The meanest thing about inflation is that it is making so many haves and have nots. How does one distinguish between a have and a have not? It's done by a federal bureau in Washington, which sends you a registered letter when your standard of living falls below that of everyone else around you. If you are officially designated a have not you are eligible for all sorts of government benefits, though your credit rating in the private sector is marked "deadbeat."

I went to the Bureau of Haves and and Have Nots to talk to an official who was keeping score.

He was at his desk, with a large stack of files, stamping have or have not on the top of each folder.

"This must be tough work. It can't be much fun making a have into a have not."

"I don't make them into have nots. Inflation does that. For example, look at this file. This family makes $18,000 a year; they have a small house and a car. A few years ago there was no question that they belonged to the haves in this country. But now they must be considered part of the have nots. They're just not making it any more."

"But why?" I asked.

"They're living over their heads to keep up with the Joneses. The ironic part of it is that the Joneses are living over their heads to keep ahead of these people, and therefore we had to put the Joneses in the have not pile as well."

"The Joneses are also have nots?" I said, shocked.

"That is correct. When you get into double-digit inflation you'd be surprised how fast haves become have nots.

"This fellow here had all his money invested in the stock market. In one month he became a have not - and so, by the way, did his broker."

"How long has your bureau been in existence?"

"It started during the Roosevelt era when a majority of the people were have nots, and the haves could be counted on your fingers. Then World War II came, and the have nots were determined to come back from the armed forces and become haves. They did, by going to school and working their tails off. Many moved to the suburbs where they thought they had found the American dream. But although they were haves in other people's eyes, in their hearts they were have nots, because they were always afraid someone would take everything they had away from them.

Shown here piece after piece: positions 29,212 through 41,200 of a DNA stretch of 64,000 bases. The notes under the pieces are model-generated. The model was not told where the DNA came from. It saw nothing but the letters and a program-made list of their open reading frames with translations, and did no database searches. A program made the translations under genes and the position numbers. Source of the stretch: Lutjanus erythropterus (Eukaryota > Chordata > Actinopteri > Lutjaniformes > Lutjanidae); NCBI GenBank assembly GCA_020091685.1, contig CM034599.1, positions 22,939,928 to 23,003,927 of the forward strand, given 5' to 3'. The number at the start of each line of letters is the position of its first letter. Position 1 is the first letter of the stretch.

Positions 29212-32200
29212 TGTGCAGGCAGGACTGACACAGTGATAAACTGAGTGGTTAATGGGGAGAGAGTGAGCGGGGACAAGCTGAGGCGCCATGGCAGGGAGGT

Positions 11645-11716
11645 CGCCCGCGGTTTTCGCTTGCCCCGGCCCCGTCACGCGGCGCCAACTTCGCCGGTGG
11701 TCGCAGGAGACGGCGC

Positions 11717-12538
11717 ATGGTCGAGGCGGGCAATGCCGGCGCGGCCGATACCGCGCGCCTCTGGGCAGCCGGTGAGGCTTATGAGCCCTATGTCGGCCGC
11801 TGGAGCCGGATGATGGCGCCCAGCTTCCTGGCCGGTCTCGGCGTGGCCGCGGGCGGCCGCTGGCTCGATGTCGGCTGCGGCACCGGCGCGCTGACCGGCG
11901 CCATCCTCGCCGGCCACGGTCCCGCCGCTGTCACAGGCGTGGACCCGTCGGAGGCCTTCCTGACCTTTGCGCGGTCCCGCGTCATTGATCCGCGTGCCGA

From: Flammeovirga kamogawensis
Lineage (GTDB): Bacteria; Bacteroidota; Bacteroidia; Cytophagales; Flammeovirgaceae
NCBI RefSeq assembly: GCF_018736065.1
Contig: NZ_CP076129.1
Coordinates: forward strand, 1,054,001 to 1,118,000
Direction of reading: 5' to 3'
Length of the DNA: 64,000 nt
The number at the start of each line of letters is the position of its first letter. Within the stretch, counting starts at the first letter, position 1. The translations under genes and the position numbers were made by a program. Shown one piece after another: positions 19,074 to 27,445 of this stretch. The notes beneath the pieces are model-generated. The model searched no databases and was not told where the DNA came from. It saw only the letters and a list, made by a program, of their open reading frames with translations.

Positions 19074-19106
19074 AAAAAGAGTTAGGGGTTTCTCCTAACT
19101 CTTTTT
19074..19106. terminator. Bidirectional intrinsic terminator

"The post-World War II haves decided that because they were originally have nots, their children would lack nothing. So the kids were raised as first generation haves, and didn't know what it was like to do without. It ruined a lot of them, and I've heard many have parents say that if they had to do it all over again they would raise their children as have nots."

"Apparently, from your have not pile of folders many of them will soon have the opportunity."

The official said, "The problem is that a lot of haves could remain haves if they just weren't so worried about what other haves think about how they live."

"Do you find many have nots becoming haves?"

"All the time. I would say more than 50 percent of the children of have nots in this country eventually wind up as haves."

"What do you do with all the folders after you mark them?"

"We tally them and send the figures out to every politician in the country. At the moment the pols are still aiming all their rhetoric at the haves - but if inflation keeps making many more have nots, you'll be surprised how fast the politicians change their tune."